Look over last week’s calendar and consider each of the meetings you attended or facilitated. Why exactly was each called? What tangible outcomes were achieved? Many of us struggle to answer these questions. And so do a lot of attendees – causing confusion, frustration, and dissatisfaction.

The fix is easy. When scheduling a meeting, force yourself to summarize the purpose and objectives of the meeting. Share this information (as well as an agenda) in advance with participant so they can mentally prepare. And request the same from those leading meetings you’ll attend. If there’s not a clearly articulated purpose for bringing people together (virtually or face-to-face), a meeting might not be the best use of everyone’s limited time.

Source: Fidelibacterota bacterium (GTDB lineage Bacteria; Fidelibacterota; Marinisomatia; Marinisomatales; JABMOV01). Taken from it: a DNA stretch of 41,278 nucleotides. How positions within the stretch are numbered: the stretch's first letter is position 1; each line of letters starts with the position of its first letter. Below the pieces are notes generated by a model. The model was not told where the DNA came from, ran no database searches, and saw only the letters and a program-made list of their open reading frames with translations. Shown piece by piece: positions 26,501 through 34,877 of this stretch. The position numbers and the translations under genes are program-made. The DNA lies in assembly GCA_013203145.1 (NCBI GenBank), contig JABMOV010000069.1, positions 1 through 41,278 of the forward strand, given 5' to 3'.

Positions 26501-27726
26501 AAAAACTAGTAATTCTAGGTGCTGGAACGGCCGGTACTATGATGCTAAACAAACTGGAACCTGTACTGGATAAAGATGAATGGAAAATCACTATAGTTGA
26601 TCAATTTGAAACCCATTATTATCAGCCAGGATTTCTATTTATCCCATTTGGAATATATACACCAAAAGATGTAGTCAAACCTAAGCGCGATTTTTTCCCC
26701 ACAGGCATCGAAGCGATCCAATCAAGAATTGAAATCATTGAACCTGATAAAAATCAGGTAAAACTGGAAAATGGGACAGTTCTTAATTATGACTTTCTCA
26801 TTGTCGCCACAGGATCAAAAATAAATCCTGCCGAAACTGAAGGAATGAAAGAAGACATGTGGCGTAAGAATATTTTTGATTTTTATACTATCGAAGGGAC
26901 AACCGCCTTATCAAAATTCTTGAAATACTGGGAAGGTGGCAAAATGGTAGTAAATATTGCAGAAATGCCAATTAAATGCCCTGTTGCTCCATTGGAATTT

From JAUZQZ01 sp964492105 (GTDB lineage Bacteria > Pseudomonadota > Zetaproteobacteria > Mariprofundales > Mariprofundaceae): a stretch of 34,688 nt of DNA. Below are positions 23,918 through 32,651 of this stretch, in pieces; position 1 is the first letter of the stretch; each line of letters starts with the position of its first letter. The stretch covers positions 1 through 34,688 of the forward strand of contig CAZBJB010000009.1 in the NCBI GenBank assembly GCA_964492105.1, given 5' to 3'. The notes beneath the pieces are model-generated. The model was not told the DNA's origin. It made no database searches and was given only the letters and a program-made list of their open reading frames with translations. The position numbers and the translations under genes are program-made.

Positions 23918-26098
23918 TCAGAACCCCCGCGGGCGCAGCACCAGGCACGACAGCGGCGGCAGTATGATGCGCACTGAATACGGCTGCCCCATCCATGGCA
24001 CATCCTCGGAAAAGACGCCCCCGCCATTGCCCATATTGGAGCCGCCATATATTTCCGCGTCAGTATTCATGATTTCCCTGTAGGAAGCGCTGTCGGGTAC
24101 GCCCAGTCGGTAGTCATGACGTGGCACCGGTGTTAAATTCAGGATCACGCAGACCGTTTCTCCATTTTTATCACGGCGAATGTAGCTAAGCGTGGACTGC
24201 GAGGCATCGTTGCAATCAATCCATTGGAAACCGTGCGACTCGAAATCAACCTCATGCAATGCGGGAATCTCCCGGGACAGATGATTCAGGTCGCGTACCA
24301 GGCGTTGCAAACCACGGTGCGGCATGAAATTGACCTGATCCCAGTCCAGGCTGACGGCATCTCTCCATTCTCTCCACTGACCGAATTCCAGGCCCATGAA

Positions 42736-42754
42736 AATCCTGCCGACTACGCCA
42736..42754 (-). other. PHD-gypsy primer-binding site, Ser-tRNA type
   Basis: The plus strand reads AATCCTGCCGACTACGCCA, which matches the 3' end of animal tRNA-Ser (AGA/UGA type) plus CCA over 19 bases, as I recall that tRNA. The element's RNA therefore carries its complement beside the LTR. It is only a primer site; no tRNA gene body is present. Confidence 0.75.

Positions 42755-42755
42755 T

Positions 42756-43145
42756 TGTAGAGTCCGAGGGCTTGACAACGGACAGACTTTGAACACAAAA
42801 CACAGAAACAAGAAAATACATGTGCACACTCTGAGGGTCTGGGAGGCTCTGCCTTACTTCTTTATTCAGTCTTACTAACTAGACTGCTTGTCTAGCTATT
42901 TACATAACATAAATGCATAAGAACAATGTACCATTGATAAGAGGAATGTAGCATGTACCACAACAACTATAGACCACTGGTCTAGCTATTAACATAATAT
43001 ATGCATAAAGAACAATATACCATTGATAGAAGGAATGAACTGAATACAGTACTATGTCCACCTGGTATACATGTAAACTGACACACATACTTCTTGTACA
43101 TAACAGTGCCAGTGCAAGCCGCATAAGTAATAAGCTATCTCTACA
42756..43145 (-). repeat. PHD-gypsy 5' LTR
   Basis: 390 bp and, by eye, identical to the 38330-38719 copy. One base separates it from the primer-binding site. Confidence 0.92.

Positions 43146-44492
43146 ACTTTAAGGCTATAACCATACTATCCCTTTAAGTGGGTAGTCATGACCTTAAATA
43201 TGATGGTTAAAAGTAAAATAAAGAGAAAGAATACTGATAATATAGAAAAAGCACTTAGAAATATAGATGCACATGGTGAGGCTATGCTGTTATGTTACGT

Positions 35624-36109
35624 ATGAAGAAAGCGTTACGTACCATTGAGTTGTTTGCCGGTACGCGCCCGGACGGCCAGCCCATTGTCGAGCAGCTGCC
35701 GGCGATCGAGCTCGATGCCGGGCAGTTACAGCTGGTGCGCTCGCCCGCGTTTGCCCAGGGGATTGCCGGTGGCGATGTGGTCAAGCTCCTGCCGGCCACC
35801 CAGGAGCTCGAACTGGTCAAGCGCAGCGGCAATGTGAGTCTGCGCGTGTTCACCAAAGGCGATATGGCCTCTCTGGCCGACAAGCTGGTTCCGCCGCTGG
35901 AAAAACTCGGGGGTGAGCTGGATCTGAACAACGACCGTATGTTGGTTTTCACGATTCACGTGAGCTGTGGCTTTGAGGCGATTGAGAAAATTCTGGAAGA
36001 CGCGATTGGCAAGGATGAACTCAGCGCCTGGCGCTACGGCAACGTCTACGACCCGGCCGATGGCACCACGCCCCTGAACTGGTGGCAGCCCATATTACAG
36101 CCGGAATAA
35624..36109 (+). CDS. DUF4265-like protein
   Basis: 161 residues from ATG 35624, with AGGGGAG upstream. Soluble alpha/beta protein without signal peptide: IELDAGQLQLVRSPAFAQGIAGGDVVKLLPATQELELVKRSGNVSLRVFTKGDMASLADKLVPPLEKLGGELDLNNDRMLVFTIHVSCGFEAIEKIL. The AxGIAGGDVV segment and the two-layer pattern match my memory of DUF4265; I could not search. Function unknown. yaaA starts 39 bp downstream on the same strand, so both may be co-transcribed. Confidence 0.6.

Unnecessary attendees

For many leaders, meeting invitations follow a ‘more the merrier’ philosophy, involving anyone and everyone who’s even tangentially associated with the issue. While inclusivity is generally welcome, unnecessarily bloated attendee lists are at odds with how thinly stretched most people find themselves today. So, when issuing invitations, remember that less just might be more. Consider who has the information, a stake or role in the outcome and narrow your list accordingly.

Starting late

The old adage ‘time is money’ is only partially correct. How a leader treats other people’s time send a powerful signal of respect and value. Especially given current work from home conditions, employees may be juggling a lot and going to extraordinary measure to log on and attend a meeting. Beginning on time honors the efforts of those who made it and sets an expectation with others for a timely start. (Same goes for ending on time.)